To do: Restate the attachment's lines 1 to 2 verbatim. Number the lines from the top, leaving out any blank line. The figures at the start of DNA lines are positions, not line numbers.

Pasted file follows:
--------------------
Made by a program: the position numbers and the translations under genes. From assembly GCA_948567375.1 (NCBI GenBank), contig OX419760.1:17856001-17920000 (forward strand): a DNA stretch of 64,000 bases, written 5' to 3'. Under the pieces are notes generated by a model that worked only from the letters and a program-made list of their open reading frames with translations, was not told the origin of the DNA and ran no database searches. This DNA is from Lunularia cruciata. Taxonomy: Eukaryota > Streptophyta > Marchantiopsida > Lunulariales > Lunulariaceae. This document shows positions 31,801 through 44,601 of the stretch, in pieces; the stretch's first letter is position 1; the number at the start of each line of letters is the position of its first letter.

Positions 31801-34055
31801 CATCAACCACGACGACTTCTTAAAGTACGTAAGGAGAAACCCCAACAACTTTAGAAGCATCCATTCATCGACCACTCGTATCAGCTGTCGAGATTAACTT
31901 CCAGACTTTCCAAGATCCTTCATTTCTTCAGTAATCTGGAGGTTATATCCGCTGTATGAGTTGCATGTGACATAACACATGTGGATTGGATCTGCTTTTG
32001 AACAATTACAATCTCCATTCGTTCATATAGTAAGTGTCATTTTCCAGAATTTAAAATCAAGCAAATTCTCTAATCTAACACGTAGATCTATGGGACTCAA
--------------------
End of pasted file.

Made by a program: the position numbers and the translations under genes. From assembly GCA_948567375.1 (NCBI GenBank), contig OX419760.1:17856001-17920000 (forward strand): a DNA stretch of 64,000 bases, written 5' to 3'. Under the pieces are notes generated by a model that worked only from the letters and a program-made list of their open reading frames with translations, was not told the origin of the DNA and ran no database searches. This DNA is from Lunularia cruciata. Taxonomy: Eukaryota > Streptophyta > Marchantiopsida > Lunulariales > Lunulariaceae. This document shows positions 31,801 through 44,601 of the stretch, in pieces; the stretch's first letter is position 1; the number at the start of each line of letters is the position of its first letter.

Positions 31801-34055